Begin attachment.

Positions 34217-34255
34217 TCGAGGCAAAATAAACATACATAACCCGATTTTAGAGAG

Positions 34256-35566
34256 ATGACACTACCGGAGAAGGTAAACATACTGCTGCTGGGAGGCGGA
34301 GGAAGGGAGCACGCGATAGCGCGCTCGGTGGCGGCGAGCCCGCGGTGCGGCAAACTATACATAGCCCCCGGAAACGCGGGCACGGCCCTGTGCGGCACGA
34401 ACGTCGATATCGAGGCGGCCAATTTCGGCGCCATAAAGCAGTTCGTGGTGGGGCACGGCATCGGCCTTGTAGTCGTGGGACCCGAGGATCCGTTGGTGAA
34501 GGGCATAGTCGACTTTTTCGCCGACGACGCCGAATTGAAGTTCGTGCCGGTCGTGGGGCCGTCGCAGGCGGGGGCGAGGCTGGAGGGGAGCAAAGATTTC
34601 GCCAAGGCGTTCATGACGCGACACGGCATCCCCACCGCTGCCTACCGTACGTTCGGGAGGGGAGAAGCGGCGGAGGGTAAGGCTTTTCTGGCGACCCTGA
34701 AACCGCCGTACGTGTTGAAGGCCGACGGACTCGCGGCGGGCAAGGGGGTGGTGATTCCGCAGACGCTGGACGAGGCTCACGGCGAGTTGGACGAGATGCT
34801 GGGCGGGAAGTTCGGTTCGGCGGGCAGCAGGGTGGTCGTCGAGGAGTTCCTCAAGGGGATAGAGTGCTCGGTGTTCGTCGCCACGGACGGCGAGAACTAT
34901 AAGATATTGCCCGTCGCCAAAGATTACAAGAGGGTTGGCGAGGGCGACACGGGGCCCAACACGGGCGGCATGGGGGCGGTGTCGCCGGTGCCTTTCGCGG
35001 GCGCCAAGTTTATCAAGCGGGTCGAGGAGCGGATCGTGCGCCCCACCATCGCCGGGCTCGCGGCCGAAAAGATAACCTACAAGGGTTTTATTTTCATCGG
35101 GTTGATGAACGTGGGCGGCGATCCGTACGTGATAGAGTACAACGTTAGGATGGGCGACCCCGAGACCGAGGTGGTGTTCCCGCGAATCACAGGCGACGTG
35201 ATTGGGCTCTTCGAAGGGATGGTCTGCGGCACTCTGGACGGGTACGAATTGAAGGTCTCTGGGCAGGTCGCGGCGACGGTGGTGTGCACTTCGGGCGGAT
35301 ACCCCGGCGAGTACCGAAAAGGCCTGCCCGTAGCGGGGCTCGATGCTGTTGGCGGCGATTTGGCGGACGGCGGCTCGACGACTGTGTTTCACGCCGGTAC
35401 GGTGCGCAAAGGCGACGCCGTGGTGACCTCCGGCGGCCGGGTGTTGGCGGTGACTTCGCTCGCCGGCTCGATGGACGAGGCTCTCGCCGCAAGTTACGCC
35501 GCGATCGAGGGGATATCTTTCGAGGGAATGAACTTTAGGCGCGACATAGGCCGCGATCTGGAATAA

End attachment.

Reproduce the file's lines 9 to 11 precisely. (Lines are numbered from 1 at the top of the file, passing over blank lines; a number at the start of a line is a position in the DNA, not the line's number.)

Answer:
34701 AACCGCCGTACGTGTTGAAGGCCGACGGACTCGCGGCGGGCAAGGGGGTGGTGATTCCGCAGACGCTGGACGAGGCTCACGGCGAGTTGGACGAGATGCT
34801 GGGCGGGAAGTTCGGTTCGGCGGGCAGCAGGGTGGTCGTCGAGGAGTTCCTCAAGGGGATAGAGTGCTCGGTGTTCGTCGCCACGGACGGCGAGAACTAT
34901 AAGATATTGCCCGTCGCCAAAGATTACAAGAGGGTTGGCGAGGGCGACACGGGGCCCAACACGGGCGGCATGGGGGCGGTGTCGCCGGTGCCTTTCGCGG